Pluses, Minuses of Credit Union Shrinkage
The number of credit unions in the United States is expected to fall to below 10,000 by yearend, the lowest since 1948.
Meanwhile, the number of Americans who claim credit union membership continues to soar: About 80 million belong to credit unions, and credit union assets at midyear were $514 billion; 54 years ago 3.7 million Americans pooled savings of $700 million at credit unions 54 years ago.
The steady decline in the credit union population is worth marking. The industry is losing about 3% of its credit unions each year, and if the pace continues there will be fewer than 8,000 by the end of the decade, said Bill Hampel, the Credit Union National Association's chief economist. It probably will not stop there, though the number "won't go lower than one," Mr. Hampel joked.
The count peaked at 23,866 in 1969. But the environment was different then.
"We started organizing credit unions mostly in the East during the 1930s, '40s, and '50s," Mr. Hampel noted. "Then in the '50s and '60s they started to spread throughout the country." But in the early 1970s the trend started to go the other way.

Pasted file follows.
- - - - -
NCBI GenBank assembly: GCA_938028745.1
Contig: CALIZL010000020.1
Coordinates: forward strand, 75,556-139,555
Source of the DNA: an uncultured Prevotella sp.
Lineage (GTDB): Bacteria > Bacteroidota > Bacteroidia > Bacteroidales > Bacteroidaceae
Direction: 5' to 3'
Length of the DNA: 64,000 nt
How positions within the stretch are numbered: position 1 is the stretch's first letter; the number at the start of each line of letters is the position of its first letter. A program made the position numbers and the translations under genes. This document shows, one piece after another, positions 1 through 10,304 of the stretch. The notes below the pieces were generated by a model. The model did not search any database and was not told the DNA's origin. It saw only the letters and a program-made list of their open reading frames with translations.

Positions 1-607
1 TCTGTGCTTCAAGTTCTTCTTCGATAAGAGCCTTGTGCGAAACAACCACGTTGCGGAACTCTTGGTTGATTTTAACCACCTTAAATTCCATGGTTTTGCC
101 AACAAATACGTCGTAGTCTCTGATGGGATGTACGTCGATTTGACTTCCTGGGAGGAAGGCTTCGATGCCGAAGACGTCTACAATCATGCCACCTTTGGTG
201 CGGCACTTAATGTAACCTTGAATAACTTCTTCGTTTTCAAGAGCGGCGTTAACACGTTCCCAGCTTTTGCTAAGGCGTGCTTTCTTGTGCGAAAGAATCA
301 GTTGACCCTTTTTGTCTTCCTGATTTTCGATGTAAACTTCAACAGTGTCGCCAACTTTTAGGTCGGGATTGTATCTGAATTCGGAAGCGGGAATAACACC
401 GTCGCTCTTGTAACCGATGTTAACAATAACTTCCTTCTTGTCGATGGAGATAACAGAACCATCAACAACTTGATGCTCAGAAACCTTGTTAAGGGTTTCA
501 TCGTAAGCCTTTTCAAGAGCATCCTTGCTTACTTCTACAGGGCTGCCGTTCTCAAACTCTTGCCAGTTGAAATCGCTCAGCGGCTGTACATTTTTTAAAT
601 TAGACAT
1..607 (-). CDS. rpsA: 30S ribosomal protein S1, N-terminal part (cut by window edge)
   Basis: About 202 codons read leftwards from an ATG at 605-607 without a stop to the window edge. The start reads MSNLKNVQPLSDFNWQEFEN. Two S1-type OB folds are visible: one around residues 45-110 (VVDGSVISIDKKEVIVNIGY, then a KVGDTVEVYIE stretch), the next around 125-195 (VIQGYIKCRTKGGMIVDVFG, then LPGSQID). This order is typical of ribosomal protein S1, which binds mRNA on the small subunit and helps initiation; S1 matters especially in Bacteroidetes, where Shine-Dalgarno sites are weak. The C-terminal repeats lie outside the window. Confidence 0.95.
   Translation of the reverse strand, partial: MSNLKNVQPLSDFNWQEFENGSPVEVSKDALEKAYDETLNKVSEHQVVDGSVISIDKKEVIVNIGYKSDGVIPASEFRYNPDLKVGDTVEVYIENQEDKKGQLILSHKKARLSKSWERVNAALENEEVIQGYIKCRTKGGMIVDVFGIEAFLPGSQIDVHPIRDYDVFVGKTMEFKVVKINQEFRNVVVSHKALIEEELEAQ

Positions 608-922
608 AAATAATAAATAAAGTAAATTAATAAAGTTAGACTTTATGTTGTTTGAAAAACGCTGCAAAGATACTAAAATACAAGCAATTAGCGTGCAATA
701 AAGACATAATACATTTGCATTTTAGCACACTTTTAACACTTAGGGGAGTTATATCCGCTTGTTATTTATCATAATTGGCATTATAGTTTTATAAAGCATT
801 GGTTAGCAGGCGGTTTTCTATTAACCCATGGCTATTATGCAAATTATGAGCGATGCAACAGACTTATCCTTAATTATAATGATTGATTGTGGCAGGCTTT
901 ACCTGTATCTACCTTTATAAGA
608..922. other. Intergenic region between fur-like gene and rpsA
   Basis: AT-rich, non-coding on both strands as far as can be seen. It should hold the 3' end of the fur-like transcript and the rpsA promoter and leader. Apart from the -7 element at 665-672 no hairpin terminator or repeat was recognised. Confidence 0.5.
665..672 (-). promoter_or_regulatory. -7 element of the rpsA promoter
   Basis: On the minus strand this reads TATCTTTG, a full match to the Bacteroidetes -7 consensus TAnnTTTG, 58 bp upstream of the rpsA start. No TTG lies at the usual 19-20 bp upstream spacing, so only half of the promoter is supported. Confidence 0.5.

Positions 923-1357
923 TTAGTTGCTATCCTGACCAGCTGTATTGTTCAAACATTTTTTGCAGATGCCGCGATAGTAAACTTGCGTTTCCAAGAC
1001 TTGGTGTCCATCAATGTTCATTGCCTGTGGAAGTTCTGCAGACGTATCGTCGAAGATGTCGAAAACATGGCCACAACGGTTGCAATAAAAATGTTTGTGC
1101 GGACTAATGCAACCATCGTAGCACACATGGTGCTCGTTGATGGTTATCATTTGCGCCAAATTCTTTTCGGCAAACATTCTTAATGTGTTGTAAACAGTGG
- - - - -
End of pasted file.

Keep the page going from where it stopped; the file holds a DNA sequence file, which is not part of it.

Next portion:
Jay Johnson, executive vice president of Callahan & Associates, a Washington consulting firm, said most of the mergers are combinations among institutions with assets of less than $10 million and that they are primarily a result of the fact that the National Credit Union Administration now permits single-sponsor credit unions to serve more than one group.
The consolidation has actually created a "healthier, stronger, more robust industry," Mr. Johnson said.
Success has meant an increasing number of large-asset-size credit unions but also presents public-image challenges, he said.
"To make the distinction" between banks, he said, "credit unions are going to have to have ... better rates and lower fees."